Then we come to the second problem: the player. The fact that Dear Esther may not be a 'real' game isn't what bothers me. What does bother me is that the player is completely amputated from the story being told. We're not here to partake in a moving tale of human loss, instead we're merely treated as a vehicle for the narrator to force flowery nonsense down our throats without getting to experience or even influence any of it. In fact, we're almost a hindrance to the game for our mere presence. This makes me wonder why Dear Esther is even a game in the first place, especially since it wrestles control from you during the ending (the only time something of note actually happens). The only benefit from it being a game is that I get to hold down W for 90 minutes, so it's essentially like watching a film on a DVD player with a broken pause button. On top of that, the walking speed is painfully slow:

"People need to be more patient and take their time with soaking in the atmosphere"

This is what admirers of the game often tell me when I bring this up. Fair enough, I like immersing myself in a slow-burner, if anything I prefer a slower-paced story. But more often than not you'll wander down rather lengthy corridors, find nothing of interest, not even a bit of narration, and then have to slowly plod all the way back again. At this point, all the carefully planned pacing in the game comes to a crashing halt. Then there are other times when you have to traverse fairly featureless expanses all the while sliding along at the speed of a Peugeot driver on the Edinburgh bypass. This is not good pacing, this is just time wasting.


Some might say that I've simply missed the point of the game, and that I'm too thick or impatient to fully appreciate Dear Esther's strengths. In all honestly, there's a good chance that you're correct in saying that. However, this game did not engage me on any level. I never felt invested in any of the character shells we're given a vague description of, and its eagerness to be intellectual and thought-provoking just came across as pretentious and condescending. I can give it credit for trying, but not for failing in its primary purpose. For that reason, I cannot recommend Dear Esther as a video game.

(But I do recommend buying the soundtrack. Seriously, go get it, it really is that good)
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Recently Posted
4.0 hrs
Posted: October 19
For me this was the awakening to Walking Simulator, and this wasn’t a very good start, since it placed the bar way high, and no other has come close to this one. Love it!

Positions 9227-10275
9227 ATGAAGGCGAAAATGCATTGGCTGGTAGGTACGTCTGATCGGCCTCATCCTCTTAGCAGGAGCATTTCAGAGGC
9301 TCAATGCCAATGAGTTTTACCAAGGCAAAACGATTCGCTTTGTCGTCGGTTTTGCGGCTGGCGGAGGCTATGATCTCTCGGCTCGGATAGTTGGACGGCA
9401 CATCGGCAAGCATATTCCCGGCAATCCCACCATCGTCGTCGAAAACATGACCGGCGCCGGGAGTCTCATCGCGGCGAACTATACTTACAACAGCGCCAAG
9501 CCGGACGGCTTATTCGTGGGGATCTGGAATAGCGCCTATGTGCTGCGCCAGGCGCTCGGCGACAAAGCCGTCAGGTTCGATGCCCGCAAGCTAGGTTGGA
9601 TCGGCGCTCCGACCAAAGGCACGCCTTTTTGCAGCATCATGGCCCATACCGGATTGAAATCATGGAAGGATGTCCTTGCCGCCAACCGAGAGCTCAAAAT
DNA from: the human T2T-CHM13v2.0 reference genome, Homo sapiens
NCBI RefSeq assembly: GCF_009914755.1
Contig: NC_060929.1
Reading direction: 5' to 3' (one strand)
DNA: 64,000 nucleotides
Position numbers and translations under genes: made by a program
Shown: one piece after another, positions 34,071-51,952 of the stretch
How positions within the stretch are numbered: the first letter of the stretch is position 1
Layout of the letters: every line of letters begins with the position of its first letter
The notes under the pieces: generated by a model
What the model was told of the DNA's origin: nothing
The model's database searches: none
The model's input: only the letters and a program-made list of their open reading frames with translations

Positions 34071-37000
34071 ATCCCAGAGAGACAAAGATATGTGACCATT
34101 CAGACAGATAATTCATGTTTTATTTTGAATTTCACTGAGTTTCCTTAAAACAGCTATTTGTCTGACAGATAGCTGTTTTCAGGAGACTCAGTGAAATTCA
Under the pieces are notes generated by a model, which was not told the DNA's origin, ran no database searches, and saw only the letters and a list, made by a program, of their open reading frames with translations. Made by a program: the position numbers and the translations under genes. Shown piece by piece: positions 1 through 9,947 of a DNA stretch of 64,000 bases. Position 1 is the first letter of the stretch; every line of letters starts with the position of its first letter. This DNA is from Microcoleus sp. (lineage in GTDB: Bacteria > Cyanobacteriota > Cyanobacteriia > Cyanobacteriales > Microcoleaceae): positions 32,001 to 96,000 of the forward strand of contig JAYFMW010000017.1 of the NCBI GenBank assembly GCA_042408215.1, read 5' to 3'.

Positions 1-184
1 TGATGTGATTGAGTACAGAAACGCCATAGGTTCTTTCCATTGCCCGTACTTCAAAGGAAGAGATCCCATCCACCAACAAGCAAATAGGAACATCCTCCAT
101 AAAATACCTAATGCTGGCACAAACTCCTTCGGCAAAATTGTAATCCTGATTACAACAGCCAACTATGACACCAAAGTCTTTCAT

Helpful? Yes No Funny
Mr Flibble
1.3 hrs
Posted: October 18
You walk around and half listen to a narrator for abit then its over. Abit like shopping with the missus except you only have to suffer this once. If you have cash to burn and too much time on your hands, treat yourself to this "game".
Helpful? Yes No Funny
Mad scientist
1.6 hrs
Posted: October 15
Beautiful and inspiring journey, quite short though.
Helpful? Yes No Funny
2.4 hrs
Posted: October 14
Even tho it is short, i really like this style of game. Also is has one, if not the most beautifull cave
done in Source Engine ever.
Helpful? Yes No Funny
1.6 hrs
Posted: October 14
I liked it a lot. I don't really get why it's getting negative reviews. It was a very nice and emotional story. Plus it has some of the most amazing sights that the Source Engine is capable of. If you like a nice story and amazing atmosphere, then definitely check this out.
Helpful? Yes No Funny
3.1 hrs
Posted: October 14
Beautiful, haunting, and engaging. Loved walking around and finding things. Enjoyable.
Helpful? Yes No Funny
1.6 hrs
Posted: October 11
A very special video"game" about sadness. It's good at what it wants to be and might be interesting for some. Playing it made me genuinely sad^^
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Gordon Ramsay
2.4 hrs
Posted: October 9
Beautiful game. 8/10.
Helpful? Yes No Funny
1.2 hrs
Posted: October 8
Hated this game. It's not the fact that it's a "walking simulator". I loved Firewatch and it mostly consisted of walking around and enjoying the story. The story itself was poor and disturbing.
Helpful? Yes No Funny
1.3 hrs
Posted: October 6
Do I recommend it or not ?

Yes because it's gorgeous and has a great atmosphere / soundtrack.

No because there's no interactivity with the world whatsoever, the story unfolds when you cross a checkpoint and that's it, you're spoon fed, no object manipulation, no discovery by yourself. For me, it's awkward and doesn't help with the immersion. On top of that add an irritating slow pace, the "keep on track" level design and a convoluted open interpretation story.

Doesn't work for me, like reading a book with my imagination restrained.

Better choices : Ethan Carter, Gone home